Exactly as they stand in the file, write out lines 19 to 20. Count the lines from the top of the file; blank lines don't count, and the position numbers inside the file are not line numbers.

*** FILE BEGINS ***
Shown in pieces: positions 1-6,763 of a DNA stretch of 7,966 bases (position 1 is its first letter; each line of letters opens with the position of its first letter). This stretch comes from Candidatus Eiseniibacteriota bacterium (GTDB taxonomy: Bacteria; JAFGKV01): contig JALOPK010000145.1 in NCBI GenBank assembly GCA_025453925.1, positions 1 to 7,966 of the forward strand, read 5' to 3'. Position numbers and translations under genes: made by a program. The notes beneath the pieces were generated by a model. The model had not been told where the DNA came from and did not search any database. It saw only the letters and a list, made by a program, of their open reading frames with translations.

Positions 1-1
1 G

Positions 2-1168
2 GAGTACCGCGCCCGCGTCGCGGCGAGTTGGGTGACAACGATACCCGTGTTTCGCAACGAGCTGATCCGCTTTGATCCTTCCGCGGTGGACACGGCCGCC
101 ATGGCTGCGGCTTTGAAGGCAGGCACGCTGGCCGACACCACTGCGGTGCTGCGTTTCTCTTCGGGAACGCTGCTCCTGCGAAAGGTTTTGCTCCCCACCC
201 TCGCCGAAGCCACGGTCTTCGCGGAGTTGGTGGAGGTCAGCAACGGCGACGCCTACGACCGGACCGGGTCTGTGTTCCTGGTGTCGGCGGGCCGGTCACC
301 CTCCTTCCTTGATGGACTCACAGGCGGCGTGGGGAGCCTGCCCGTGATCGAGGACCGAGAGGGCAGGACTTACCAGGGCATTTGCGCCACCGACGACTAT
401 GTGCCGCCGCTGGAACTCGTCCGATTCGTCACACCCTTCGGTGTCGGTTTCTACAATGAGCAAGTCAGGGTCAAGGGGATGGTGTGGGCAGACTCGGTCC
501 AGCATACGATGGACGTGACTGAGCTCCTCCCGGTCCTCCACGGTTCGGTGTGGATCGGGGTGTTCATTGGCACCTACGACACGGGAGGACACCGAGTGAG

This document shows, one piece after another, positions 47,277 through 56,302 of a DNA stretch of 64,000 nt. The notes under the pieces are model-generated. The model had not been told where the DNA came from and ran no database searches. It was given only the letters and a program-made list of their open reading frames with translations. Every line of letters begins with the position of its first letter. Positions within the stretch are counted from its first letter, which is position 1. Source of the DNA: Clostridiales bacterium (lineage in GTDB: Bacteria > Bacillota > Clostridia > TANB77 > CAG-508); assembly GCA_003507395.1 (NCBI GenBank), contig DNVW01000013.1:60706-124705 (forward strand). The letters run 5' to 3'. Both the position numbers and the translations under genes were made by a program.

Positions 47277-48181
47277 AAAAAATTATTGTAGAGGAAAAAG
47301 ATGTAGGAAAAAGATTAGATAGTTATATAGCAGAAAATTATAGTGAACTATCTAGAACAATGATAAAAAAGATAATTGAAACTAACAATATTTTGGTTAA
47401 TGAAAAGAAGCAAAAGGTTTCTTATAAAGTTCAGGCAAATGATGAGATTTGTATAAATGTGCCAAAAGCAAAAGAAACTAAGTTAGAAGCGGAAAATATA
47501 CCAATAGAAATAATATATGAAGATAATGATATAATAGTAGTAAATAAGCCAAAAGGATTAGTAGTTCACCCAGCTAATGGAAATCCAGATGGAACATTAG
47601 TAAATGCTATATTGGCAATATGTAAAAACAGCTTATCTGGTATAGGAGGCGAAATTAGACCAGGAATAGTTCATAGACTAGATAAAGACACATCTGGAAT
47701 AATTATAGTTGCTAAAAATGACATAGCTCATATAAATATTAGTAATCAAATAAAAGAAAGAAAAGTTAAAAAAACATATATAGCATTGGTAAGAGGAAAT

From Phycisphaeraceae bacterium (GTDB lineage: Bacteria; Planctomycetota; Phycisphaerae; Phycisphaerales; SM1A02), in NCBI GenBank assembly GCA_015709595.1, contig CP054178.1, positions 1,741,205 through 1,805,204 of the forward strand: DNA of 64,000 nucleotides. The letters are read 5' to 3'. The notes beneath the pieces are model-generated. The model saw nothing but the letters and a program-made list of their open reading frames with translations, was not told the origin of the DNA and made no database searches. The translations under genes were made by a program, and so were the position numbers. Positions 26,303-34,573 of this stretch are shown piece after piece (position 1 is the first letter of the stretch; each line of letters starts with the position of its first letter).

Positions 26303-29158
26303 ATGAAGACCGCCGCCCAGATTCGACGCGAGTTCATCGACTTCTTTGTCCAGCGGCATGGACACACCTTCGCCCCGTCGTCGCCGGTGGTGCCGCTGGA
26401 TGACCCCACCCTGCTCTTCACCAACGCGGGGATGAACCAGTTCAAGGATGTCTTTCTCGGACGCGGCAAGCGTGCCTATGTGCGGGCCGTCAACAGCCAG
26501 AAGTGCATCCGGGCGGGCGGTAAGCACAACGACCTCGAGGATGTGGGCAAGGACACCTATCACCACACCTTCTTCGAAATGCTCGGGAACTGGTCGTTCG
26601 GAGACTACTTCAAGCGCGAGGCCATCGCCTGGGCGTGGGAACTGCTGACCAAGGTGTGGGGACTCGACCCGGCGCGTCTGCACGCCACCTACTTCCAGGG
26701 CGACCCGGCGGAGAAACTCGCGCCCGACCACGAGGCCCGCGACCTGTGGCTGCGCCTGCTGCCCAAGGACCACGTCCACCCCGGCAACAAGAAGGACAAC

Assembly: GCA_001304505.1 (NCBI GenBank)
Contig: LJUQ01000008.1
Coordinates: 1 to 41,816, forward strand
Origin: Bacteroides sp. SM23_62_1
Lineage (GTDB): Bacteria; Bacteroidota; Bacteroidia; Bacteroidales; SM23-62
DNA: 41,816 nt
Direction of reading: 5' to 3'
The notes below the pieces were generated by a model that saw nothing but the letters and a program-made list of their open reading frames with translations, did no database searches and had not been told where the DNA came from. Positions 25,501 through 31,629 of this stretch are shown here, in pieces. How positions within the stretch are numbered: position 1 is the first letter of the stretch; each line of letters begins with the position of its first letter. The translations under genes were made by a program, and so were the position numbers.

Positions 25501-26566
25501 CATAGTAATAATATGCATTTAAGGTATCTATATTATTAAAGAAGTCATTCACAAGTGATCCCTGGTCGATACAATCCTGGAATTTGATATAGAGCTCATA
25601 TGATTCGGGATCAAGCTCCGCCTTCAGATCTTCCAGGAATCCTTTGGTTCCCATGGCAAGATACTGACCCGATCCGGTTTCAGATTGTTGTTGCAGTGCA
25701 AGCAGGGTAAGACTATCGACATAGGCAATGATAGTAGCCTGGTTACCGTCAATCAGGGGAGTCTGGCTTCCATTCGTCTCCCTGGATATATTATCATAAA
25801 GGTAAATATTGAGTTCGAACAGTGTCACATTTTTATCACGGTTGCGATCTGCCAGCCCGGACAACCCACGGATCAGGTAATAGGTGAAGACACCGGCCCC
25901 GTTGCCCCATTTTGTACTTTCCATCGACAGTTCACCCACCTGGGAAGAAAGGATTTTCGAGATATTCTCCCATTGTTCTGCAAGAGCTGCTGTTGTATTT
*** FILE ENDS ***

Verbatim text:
From Phycisphaeraceae bacterium (GTDB lineage: Bacteria; Planctomycetota; Phycisphaerae; Phycisphaerales; SM1A02), in NCBI GenBank assembly GCA_015709595.1, contig CP054178.1, positions 1,741,205 through 1,805,204 of the forward strand: DNA of 64,000 nucleotides. The letters are read 5' to 3'. The notes beneath the pieces are model-generated. The model saw nothing but the letters and a program-made list of their open reading frames with translations, was not told the origin of the DNA and made no database searches. The translations under genes were made by a program, and so were the position numbers. Positions 26,303-34,573 of this stretch are shown piece after piece (position 1 is the first letter of the stretch; each line of letters starts with the position of its first letter).

Positions 26303-29158